Is it Art or is it Schlock?

The Sound and the Fury
If you’re literate, and you can put your thoughts down in sentences, you are a writer. Why? Because all writing is thinking. You are not an “artist” at the “craft” of creative writing, in my humble opinion, until you realize that an entire story or novel can come from a single image, and you make it happen. It all connects because you make that happen also. And it reverberates inside the reader’s mind long after they read it. That is art.
Examples are in the thousands. William Faulkner, for example, saw a girl’s dirty britches as she climbed a tree in rural Mississippi. “Caddy” (Candace Compson) is that little girl. She is the image and character that ties the entire novel The Sound and the Fury together.
Today, I read novels and stories that have zero “Caddys” or images that tie everything together so that it reverberates in my reader mind. Today, I constantly read stories and novels that are like action-packed Frankenstein stories. Constantly moving, constantly creating details and dialogue that only advances action and does not tie ANYTHING together in an interesting and artistic way. Little or no character reflection is allowed. Little or no thematic or deeper purpose can be seen, much less analyzed and reflected upon by a thinking reader.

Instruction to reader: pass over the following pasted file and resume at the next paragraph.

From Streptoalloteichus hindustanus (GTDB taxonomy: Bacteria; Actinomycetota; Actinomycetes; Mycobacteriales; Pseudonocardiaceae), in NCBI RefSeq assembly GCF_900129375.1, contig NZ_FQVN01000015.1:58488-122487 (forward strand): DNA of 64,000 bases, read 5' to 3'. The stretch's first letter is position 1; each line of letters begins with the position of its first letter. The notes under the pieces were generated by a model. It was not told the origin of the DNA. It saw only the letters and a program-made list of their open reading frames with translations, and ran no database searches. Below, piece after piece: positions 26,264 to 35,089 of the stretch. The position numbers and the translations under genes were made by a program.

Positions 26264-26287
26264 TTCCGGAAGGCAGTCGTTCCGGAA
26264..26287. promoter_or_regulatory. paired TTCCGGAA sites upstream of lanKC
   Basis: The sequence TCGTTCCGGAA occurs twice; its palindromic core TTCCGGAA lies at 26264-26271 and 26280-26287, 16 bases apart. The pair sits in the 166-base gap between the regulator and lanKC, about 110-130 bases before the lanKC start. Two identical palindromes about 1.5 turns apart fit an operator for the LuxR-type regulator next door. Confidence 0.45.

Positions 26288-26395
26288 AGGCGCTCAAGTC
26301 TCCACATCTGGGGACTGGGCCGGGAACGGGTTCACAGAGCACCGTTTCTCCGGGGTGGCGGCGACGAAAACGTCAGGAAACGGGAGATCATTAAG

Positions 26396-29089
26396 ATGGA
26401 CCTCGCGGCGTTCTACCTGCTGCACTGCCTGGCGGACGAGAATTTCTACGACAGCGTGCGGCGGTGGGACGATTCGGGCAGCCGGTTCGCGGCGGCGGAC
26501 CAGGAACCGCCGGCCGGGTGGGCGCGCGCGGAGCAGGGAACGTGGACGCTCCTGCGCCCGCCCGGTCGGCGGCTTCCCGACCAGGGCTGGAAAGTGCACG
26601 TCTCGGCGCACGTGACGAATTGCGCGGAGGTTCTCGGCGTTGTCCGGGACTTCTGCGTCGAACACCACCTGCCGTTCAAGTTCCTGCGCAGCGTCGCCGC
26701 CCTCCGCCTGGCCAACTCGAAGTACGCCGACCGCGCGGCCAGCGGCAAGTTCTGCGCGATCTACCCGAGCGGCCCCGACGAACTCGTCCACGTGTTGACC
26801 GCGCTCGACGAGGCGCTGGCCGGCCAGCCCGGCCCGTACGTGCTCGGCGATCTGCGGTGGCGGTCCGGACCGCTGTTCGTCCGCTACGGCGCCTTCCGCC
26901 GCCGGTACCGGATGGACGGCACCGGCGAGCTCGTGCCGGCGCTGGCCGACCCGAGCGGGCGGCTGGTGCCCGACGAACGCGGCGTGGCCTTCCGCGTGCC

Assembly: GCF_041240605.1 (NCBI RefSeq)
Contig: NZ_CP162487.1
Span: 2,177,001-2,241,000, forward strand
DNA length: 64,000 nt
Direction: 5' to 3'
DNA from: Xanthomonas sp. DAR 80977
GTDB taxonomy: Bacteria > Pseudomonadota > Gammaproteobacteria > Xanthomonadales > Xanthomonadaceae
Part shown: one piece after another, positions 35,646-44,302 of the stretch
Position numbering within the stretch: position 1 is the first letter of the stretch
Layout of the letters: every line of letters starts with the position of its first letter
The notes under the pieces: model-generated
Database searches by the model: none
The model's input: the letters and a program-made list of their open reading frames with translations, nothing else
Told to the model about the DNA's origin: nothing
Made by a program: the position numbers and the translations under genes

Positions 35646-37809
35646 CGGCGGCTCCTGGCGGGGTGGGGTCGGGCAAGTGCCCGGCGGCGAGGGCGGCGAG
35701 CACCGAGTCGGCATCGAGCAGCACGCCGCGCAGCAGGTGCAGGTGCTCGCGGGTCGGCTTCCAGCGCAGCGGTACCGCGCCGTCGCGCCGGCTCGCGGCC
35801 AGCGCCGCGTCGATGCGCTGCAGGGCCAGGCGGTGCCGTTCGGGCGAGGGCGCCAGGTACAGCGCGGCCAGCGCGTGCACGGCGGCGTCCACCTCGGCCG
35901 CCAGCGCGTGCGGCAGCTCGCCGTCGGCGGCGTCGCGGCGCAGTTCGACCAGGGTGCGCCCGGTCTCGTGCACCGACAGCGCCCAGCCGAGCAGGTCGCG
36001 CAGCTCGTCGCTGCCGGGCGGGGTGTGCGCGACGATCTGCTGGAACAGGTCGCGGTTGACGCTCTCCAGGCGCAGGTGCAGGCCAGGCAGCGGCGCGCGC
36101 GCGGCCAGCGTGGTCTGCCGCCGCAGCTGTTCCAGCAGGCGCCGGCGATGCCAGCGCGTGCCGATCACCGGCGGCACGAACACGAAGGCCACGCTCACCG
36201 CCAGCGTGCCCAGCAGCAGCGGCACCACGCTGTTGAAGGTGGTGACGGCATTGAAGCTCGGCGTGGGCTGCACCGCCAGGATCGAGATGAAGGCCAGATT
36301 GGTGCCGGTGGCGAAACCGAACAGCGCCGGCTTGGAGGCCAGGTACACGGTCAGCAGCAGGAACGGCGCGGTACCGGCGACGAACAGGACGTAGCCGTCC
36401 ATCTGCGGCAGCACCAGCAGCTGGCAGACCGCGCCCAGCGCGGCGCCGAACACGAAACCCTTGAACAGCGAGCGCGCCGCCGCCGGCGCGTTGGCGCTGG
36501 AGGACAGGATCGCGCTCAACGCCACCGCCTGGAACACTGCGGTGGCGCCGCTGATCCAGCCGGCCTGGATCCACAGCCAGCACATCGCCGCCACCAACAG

Sorry, but that’s my opinion. I simply stop reading stories that don’t have a connecting purpose that is “illustrated” by the use of deep characters, a noble theme, and an interesting way of crafting the scene so that it also connects with the connecting purpose and overall image.
Of course, it takes years of reading and analyzing literature to be able to do this well. You don’t wake-up one morning and say “I think I’ll write a novel in 30 days!” All I need is to have action and cool twists of that action. Nope. It’s quite a bit more than that.
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